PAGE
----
Usually the Venerable Mahamoggallana is the questioner, but occasionally another elder plays this role. Generally, it is only in the commentary that the questioner is named and the background supplied; otherwise the verses are anonymous. In four stories Vangisa is identified as the interlocutor: No. 16 (Sirimavimana), No. 35 (Sesavativimana), No. 41 (Nagavimana), and No. 61 (another Nagavimana). In No. 37 (Visalakkhivimana) it is Sakka the ruler of the gods who questions the goddess. However, at the conclusion the commentary states that Sakka related it to Vangisa, who in turn told it to the compilers of the Canon.
We cannot be certain whether the ascription of these verses to Vangisa is authentic. There is nothing notable in the verses of the two Naga mansion stories that can link them to the poet. If Vangisa did recite the verses of No. 37, although allegedly receiving them from Sakka, could they be regarded as his own composition? The introductory verses of Sesavati are, interestingly enough, unique in the Vimanavatthu as constituting a seven-verse descriptive poem in its own right. There is none other comparable to it in length, and as it is ascribed to Vangisa, a translation of it is appended here. However, it is the Sirima poem that is the most interesting of all the mansion stories, for it has a doctrinal content lacking elsewhere in the work. In it Sirima describes how she became a disciple of the Buddha and a sotapanna, one who has entered the stream leading to final emancipation. A translation of it is therefore presented as possibly a poetical work of Vangisa.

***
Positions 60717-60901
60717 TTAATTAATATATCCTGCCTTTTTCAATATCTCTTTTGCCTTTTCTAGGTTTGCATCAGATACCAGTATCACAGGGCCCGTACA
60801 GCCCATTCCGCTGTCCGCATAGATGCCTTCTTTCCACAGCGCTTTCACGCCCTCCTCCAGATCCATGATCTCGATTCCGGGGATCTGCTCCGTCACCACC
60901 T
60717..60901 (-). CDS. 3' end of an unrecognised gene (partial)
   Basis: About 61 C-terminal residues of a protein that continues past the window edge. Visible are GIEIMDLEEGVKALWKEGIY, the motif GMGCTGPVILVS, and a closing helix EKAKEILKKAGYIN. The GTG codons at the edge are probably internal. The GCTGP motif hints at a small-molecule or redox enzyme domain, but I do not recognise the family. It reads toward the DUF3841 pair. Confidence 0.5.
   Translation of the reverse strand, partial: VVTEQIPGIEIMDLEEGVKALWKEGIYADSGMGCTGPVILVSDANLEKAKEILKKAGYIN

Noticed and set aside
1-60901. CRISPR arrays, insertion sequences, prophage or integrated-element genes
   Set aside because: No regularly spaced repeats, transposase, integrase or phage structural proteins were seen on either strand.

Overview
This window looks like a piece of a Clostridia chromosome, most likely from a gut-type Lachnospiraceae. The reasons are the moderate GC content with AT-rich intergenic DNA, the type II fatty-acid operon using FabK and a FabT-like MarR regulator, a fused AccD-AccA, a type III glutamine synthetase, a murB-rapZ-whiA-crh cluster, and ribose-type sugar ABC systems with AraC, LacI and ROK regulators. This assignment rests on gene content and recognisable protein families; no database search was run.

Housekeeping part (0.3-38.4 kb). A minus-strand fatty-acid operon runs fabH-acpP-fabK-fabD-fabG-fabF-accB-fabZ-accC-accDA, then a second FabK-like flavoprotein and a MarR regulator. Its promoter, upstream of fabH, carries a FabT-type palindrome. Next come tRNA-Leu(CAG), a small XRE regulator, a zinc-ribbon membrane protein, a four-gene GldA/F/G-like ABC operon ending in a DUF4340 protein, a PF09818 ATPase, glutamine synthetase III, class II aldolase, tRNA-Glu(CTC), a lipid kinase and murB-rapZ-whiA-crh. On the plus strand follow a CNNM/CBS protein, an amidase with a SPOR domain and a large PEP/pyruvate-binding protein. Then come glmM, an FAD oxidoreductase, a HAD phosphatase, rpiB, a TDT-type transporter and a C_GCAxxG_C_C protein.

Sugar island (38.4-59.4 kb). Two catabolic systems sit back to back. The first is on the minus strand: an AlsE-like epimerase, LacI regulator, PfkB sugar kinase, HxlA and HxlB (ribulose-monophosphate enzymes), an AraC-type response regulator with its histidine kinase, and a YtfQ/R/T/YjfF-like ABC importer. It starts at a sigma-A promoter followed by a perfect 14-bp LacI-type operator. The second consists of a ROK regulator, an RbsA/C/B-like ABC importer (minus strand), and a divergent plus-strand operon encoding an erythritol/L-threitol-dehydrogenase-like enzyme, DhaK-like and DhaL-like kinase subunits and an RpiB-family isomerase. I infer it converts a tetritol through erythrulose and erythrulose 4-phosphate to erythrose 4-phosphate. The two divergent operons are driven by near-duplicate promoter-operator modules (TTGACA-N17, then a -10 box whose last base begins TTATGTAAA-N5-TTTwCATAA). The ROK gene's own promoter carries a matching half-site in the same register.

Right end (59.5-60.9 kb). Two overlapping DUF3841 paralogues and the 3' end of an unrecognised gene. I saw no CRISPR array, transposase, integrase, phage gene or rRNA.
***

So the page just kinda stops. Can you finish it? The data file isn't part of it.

“I see this delightful and beautiful mansion, its surface of many a colour, ablaze with crystal and roofed with silver and gold. A well-proportioned palace, possessing gateways, and strewn with golden sand.
As the thousand-rayed sun in the autumn shines in the sky in the ten directions, dispelling the dark, so does this your mansion glow, like a blazing smoke-crested fire in the darkness of the night.
It dazzles the eye like lightning, beautiful, suspended in space. Resounding with the music of lute, drum, and cymbals, this mansion of yours rivals Indra’s city in glory.
White and red and blue lotuses, jasmine, and other flowers are there; blossoming sal trees and flowering asokas, and the air is filled with a variety of fragrances.